How can the work from home trend become an opportunity for credit unions?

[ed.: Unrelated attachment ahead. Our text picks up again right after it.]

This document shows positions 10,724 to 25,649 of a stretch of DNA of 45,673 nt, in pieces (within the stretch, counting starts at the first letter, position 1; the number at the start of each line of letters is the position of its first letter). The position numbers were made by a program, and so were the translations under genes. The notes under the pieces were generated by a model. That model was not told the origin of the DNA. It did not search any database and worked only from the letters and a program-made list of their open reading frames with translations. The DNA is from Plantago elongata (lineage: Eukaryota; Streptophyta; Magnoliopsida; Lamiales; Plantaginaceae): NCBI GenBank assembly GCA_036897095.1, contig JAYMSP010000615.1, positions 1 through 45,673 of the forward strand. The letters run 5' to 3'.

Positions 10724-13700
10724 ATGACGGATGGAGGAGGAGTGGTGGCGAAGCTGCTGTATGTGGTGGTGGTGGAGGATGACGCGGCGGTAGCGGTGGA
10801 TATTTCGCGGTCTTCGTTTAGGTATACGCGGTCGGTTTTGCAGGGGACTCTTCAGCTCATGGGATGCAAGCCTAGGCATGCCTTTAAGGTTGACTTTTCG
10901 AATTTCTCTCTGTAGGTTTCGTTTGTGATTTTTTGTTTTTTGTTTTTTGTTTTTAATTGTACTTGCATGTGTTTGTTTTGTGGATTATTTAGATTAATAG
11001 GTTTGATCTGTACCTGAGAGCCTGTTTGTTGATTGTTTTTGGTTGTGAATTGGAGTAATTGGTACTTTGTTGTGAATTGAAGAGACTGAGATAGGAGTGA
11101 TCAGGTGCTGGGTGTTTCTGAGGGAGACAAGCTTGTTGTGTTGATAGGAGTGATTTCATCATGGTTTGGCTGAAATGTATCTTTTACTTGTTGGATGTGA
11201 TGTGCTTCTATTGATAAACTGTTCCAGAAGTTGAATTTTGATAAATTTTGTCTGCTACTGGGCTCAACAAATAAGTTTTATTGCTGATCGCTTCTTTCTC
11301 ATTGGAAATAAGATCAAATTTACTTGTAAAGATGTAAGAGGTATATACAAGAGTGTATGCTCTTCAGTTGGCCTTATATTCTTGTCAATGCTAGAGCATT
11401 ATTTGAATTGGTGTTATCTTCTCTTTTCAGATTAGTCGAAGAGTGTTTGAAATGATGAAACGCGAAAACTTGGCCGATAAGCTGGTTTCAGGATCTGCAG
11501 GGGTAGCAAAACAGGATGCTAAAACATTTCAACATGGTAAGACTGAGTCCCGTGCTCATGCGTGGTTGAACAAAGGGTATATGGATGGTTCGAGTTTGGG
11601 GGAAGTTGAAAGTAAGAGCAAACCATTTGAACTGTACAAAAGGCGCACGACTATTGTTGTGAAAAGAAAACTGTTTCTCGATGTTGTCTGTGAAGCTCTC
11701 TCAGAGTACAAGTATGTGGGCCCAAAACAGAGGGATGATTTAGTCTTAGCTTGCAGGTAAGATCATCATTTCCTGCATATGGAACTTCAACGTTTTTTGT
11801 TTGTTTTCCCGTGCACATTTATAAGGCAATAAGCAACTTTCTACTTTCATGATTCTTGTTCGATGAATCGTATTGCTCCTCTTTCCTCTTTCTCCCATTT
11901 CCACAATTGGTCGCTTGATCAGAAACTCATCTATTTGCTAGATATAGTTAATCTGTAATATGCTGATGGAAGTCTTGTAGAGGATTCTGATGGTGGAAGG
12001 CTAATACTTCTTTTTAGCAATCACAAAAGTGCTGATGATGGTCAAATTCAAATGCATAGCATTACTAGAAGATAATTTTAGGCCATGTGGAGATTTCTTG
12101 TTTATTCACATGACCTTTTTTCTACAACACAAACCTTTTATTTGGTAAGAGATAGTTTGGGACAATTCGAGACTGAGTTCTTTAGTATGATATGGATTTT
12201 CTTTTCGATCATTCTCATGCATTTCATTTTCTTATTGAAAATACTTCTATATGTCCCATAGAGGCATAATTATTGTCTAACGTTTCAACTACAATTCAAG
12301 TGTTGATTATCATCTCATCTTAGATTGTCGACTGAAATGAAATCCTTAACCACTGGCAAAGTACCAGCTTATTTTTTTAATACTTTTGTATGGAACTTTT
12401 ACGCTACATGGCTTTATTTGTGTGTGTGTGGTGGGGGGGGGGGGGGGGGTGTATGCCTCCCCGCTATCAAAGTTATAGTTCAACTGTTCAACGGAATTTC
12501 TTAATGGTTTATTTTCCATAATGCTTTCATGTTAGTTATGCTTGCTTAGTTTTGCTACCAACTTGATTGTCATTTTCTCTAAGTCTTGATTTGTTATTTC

December 17, 2020